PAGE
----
In this article Canadian charities giving to Indigenous Charities and Qualified Donees – 2018, Sharon Redsky, Wanda Brascoupe, Mark Blumberg and Jessie Lang reviewed the T3010 Registered Charity Information Return database for 2018 to see how many gifts and the value of those gifts were made from Canadian registered charities to “Indigenous Charities” and certain Qualified Donees such as First Nation Governments or ‘Bands’ (listed as “municipal or public body performing a function of government in Canada”). Together we refer to them as “Indigenous Groups”.


It appears there were 284 grants to Indigenous Groups out of 28,164 that were over $30,000.   So just over 1% of grants were to Indigenous Groups.    The total amount given by Canadian charities (including charitable organizations, public foundations and private foundations) to Indigenous Groups was $46,887,535.  This is about ½ a percent of the funds granted.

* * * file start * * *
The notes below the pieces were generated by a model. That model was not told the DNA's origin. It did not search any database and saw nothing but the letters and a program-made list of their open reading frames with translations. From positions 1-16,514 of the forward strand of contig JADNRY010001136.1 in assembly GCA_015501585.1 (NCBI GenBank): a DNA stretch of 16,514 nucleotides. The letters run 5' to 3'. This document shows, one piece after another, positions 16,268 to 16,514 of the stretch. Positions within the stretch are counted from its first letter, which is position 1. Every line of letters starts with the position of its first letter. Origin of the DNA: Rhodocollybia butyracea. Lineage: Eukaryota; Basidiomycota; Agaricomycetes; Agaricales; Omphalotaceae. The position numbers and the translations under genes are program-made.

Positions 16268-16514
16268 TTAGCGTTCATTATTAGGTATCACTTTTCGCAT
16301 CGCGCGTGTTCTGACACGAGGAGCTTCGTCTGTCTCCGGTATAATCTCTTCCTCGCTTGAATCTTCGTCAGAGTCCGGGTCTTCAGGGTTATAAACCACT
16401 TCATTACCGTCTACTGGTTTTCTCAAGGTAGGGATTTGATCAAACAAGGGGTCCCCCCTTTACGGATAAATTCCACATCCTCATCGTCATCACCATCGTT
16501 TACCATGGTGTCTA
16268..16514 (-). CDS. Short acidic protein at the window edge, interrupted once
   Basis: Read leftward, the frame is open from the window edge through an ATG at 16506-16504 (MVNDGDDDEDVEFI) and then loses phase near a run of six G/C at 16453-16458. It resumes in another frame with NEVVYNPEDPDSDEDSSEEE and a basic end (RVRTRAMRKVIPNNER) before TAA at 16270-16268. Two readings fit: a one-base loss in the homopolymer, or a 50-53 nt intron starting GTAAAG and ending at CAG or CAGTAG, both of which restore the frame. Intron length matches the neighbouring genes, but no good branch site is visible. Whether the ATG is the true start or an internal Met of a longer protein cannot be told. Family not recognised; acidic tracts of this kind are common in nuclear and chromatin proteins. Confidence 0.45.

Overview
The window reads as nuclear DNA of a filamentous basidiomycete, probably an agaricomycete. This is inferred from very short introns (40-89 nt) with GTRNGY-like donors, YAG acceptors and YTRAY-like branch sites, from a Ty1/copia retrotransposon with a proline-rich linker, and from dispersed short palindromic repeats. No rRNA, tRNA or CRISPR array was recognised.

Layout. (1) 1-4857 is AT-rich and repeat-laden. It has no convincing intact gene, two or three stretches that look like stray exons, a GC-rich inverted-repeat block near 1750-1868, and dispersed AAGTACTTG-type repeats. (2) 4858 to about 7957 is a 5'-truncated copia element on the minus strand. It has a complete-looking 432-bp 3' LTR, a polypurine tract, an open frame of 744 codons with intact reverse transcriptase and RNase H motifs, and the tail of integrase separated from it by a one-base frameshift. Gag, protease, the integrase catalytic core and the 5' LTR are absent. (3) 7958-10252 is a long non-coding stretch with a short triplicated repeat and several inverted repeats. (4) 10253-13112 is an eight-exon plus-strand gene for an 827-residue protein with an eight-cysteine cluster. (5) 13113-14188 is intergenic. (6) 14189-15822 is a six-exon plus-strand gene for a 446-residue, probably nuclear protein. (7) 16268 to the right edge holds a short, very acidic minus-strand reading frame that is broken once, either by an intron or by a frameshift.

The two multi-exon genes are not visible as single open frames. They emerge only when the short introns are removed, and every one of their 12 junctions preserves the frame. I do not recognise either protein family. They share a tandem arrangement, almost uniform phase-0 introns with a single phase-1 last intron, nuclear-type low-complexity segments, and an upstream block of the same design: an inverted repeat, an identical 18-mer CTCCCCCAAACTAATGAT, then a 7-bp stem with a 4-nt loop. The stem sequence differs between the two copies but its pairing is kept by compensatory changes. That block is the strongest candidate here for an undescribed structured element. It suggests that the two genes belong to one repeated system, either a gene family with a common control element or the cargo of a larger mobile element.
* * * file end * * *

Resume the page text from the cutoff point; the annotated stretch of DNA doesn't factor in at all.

Even though Indigenous people are about 4.9% of the population, Indigenous Groups received just over one-half a percent of gifted funds.  As Indigenous people account for 4.9% of the Canadian population then Indigenous groups are receiving about 1/10th of the funding that they would receive as a result of population size, even if one ignores issues of need.  Indigenous Groups are getting about $1 for every $178 given to non-indigenous groups.


Just to put these total numbers in context, there are 11 non-Indigenous charities that each received more than all the Indigenous Groups in Canada combined in 2018.  As well, Brigham Young University, a foreign registered university and therefore a qualified donee received about $73 million in that same year from Canadian charities.  So, one foreign university received about 1.5 times more than all Indigenous Groups in Canada. One Christian religious private foundation in Cambridge, Ontario, in 2018 received more than twice what all the Indigenous groups in Canada received.